Tag Archive > Barbara Cleverly

Ragtime in Simla

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Ragtime in Simla Barbara Cleverly, book reviewRagtime in Simla by Barbara Cleverly is the second of her four novels featuring Comander Joe Sandilands of the Metropolitan Police on secondment to India in the 1920s. It’s the third I’ve read and fits neatly between The Last Kashmiri Rose and The Damascened Blade. Of the three it’s the one I enjoyed the most.

The book doesn’t start in India; instead we kick off with a train accident in France several years earlier in 1919. The train is travelling to the French south coast where Englishwoman Alice Conyers plans to catch a boat to India.


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The Damascened Blade

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The Damascened Blade by Barbara Cleverly, book reviewThe time is 1910, the place is India’s North Western Frontier – although strictly speaking under 21st century geography, we’d now call that the Pakistan-Afghanistan border. It’s a wild and isolated place peopled by dangerous tribesmen who have traditions of honour that are alien to western minds. When a small group of military men from the Highlanders are attacked by Pathan tribesmen, the order is given to pull out; to leave the dead and bring out the wounded. And if the wounded can’t be rescued, then don’t leave them to the assault of their merciless attackers. One man falls into a ravine and is left behind. A young soldier disobeys the order to retreat, and heads back to help his comrade who is being tortured. He kills the man’s torturers and then does what he knows he must. He puts the man out of his agony with a bullet to the head. And then……..well then you can sit back for another 280 pages of Barbara Cleverly’s book The Damascened Blade before you’ll finally understand what that was all about and how it’s connected to the plot that follows.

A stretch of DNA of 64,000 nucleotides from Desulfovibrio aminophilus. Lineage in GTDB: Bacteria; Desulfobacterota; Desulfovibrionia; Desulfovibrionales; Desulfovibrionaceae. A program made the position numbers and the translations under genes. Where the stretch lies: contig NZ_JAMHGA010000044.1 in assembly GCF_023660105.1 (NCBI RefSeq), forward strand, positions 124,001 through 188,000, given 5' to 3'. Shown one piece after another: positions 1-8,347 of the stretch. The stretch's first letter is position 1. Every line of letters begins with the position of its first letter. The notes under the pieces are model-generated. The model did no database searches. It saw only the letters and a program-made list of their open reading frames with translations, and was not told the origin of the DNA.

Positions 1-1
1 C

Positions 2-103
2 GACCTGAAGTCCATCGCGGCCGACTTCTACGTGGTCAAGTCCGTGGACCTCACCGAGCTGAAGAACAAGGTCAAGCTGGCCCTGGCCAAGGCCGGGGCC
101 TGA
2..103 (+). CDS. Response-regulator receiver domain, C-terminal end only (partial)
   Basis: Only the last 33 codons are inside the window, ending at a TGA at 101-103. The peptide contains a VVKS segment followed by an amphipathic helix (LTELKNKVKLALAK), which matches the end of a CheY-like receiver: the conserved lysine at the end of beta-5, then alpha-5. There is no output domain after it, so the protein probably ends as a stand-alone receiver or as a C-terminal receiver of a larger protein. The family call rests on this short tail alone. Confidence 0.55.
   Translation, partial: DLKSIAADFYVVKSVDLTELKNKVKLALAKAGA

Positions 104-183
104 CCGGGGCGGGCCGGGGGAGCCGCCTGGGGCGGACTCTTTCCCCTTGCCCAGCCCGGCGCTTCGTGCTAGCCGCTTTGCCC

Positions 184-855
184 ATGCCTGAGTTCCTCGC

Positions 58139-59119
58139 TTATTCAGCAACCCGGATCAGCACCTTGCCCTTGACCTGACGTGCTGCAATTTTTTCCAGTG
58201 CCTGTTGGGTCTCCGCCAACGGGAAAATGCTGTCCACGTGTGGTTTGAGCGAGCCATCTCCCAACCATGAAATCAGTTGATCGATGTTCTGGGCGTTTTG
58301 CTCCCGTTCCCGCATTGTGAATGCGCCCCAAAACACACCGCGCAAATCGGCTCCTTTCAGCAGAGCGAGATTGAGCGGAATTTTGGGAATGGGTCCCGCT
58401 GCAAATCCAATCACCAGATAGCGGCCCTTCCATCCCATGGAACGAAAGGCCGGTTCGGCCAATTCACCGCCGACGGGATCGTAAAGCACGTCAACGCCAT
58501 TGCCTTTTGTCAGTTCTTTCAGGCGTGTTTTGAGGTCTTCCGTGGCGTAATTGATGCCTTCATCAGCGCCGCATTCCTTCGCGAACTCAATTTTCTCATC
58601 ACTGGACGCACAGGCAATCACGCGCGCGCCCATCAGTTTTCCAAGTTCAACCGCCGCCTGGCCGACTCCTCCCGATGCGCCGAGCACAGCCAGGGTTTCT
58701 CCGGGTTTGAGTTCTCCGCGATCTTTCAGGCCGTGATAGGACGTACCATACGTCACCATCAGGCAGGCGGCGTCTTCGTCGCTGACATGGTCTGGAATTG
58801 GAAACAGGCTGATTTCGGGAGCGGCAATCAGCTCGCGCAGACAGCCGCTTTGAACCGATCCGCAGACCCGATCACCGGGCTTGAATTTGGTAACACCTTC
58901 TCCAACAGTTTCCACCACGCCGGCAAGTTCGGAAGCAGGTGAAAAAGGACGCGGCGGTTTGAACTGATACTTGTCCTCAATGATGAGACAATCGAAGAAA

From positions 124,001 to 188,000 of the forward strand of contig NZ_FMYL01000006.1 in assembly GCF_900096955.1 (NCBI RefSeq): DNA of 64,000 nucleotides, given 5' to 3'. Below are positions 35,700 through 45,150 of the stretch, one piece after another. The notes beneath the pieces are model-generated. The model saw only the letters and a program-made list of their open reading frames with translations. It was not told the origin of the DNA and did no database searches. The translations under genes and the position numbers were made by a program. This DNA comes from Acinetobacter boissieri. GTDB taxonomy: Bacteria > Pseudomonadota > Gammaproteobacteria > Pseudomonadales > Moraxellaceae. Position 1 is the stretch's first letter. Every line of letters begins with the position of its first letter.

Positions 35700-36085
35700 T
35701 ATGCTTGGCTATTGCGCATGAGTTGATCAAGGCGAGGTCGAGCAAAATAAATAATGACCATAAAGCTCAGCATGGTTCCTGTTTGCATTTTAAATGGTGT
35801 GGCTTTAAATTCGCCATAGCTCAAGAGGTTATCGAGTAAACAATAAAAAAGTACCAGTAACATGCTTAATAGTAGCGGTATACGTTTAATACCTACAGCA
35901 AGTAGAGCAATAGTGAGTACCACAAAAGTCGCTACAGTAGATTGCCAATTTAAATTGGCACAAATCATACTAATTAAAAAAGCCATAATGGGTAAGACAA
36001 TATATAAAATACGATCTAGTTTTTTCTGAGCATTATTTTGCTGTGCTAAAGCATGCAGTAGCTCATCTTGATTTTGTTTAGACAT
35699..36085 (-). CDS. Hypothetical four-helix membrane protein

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The Last Kashmiri Rose

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The Last Kashmiri Rose by Barbara Cleverly, book reviewThe time is 1922, the place is Calcutta and Commander Joe Sandilands of the Metropolitan Police is packed and ready to head back to England after a six month secondment to the Bengal Police. He can’t wait to get out of the heat and intensity of the city, but his plans to head home are thwarted by a phone call from Sir George Jardine, Active Governor of Bengal asking him to help out with an investigation. The wife of an army officer has been killed in Panikhat about fifty miles out of the city and Sir George’s niece Nancy is married to the local Collector and suspects foul play. Could Sandilands hang on a bit longer and help out? It’s not the sort of offer a police office can really turn down. It might be a chance to see a bit more of the country and there are the undoubted charms of Nancy to attract him to the case. With considerable reluctance and a regret that he’s not on the boat to Blighty, Joe agrees to stay and we get to read his story in Barbara Cleverly’s first Joe Sandilands mystery The Last Kashmiri Rose.


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